TARZAN'S MAGIC FOUNTAIN
1949, Warner Archive Collection, $19.95, 72m 54s, DVD-PO
Reviewed by Tim Lucas
In TARZAN AND THE AMAZONS (1945), the first of Brenda Joyce's five films as Jane, Tarzan (Johnny Weissmuller) was portrayed as keeping certain secrets of the jungle from his mate, including the existence of Palmyria, a lost city in a high-walled valley inhabited only by Amazon women─a curious secret to keep from one's wife. In that film, Tarzan's honor was called into question when Boy (Johnny Sheffield) pursued him there and later led a company of gold-seeking explorers behind its fiercely protected veil of secrecy; in this film, which introduced Lex Barker in his first of five Tarzan performances and bade adieu to Joyce, Tarzan is not only knowledgeable of a secret civilization residing in the uncharted Blue Valley, but aware that the legendary, presumed dead aviatrix Gloria James (Evelyn Ankers) has been living there since surviving a crash that left her co-pilot dead 20 years earlier.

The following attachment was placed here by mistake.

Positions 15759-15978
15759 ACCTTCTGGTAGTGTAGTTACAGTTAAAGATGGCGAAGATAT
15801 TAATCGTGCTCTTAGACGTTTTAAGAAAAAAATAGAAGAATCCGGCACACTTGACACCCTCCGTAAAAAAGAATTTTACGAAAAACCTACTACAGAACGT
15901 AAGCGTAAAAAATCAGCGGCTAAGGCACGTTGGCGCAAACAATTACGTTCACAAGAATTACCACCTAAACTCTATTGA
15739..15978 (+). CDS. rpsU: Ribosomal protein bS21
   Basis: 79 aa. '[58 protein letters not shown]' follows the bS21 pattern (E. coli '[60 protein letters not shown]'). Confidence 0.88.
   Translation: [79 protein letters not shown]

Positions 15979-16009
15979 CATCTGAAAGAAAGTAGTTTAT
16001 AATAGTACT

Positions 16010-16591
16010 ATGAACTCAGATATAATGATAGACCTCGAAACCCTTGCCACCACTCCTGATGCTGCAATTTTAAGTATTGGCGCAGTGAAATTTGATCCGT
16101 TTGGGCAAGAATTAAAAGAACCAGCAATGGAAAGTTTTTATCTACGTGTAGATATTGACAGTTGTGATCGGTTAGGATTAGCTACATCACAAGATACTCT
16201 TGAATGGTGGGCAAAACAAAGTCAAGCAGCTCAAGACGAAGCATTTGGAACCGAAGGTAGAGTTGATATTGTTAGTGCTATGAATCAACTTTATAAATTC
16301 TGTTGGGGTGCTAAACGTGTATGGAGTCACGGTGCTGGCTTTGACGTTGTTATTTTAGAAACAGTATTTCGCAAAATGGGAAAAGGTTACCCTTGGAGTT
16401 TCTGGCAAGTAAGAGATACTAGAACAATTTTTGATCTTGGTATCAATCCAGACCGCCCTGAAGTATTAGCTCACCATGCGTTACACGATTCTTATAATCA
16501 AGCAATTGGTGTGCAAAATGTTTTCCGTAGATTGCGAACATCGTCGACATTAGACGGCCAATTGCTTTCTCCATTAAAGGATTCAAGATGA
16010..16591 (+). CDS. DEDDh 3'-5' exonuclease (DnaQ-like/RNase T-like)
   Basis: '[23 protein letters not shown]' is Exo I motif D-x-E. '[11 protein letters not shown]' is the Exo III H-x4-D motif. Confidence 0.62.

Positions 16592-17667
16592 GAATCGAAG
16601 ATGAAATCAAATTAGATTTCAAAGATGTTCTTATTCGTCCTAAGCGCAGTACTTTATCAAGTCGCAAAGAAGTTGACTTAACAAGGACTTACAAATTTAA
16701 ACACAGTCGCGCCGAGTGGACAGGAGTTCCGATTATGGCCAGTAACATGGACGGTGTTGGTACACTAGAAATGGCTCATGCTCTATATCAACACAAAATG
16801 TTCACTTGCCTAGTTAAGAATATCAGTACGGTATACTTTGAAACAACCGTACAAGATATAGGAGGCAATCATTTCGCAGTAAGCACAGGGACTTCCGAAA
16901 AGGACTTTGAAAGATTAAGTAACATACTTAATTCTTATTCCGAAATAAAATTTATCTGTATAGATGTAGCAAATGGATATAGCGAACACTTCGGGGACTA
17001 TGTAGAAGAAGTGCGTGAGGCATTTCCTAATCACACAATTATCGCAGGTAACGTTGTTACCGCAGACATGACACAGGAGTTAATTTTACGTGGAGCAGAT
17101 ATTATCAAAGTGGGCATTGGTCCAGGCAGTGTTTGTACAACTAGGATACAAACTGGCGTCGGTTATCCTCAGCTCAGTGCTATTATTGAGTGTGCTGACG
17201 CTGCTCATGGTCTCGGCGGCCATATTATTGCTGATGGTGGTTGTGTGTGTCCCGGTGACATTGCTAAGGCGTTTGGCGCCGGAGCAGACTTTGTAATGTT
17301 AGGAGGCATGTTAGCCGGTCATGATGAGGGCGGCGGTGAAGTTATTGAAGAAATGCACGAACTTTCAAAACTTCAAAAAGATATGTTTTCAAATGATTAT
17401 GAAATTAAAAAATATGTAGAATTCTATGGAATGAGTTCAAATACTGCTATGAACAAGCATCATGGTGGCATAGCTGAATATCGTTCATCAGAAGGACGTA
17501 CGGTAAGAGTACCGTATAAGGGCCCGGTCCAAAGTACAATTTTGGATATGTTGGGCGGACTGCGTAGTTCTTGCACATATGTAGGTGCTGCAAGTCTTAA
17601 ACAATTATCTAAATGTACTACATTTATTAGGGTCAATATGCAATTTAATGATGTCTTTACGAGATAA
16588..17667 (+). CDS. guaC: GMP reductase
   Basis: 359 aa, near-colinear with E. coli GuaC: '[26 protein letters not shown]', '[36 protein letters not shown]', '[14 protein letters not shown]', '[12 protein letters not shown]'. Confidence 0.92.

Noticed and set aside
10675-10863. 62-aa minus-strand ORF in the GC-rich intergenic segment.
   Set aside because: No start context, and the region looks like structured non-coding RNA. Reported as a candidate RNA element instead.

When Cheta (presented here as female) discovers Gloria's journal in the never-found plane wreckage, Jane requests that Tarzan take it to the airplane service in town and have it returned to England, but he initially refuses, knowing that it would only attract the curious. But when he learns that a man has been imprisoned in Nairobi for many years, on a charge of which Gloria could clear him, Tarzan gives the diary to the tradesman Trask (DR. CYCLOPS' Albert Dekker) and pilot Dodd (IT CAME FROM OUTER SPACE's Charles Grant), who recall that rewards have been offered for any information leading to the wreckage and still more if Gloria is found alive. The value of this discovery is further upped when Tarzan brings Gloria to their office, looking as though she hasn't aged in 20 years─because the people of the Blue Valley have their own personal Fountain of Youth. After clearing and freeing Douglas Jessop (Alan Napier), Gloria marries him and they return to non-specific Africa, where she shocks Jane by now looking her real age, amplified in bad Hollywood makeup terms to make her 50 look closer to 70 or 80.
Tarzan─chastised by the leopard-earmuff-wearing Siko (THE LAND UNKNOWN's Henry Brandon) for betraying his people after Trask's stooge Vredak (VOYAGE TO THE BOTTOM OF THE SEA's Henry Kulky) dies leading an exploratory team into their hidden realm─refuses to compromise himself further by guiding Gloria and Douglas back. Jane, however, suddenly recalls seeing this Blue Valley once before and, being sensitive to Gloria's vanity issues, agrees to lead the newlyweds, and protectors Trask and Dodd, to its point of entry ─ unaware of the looming dangers ahead and at her back.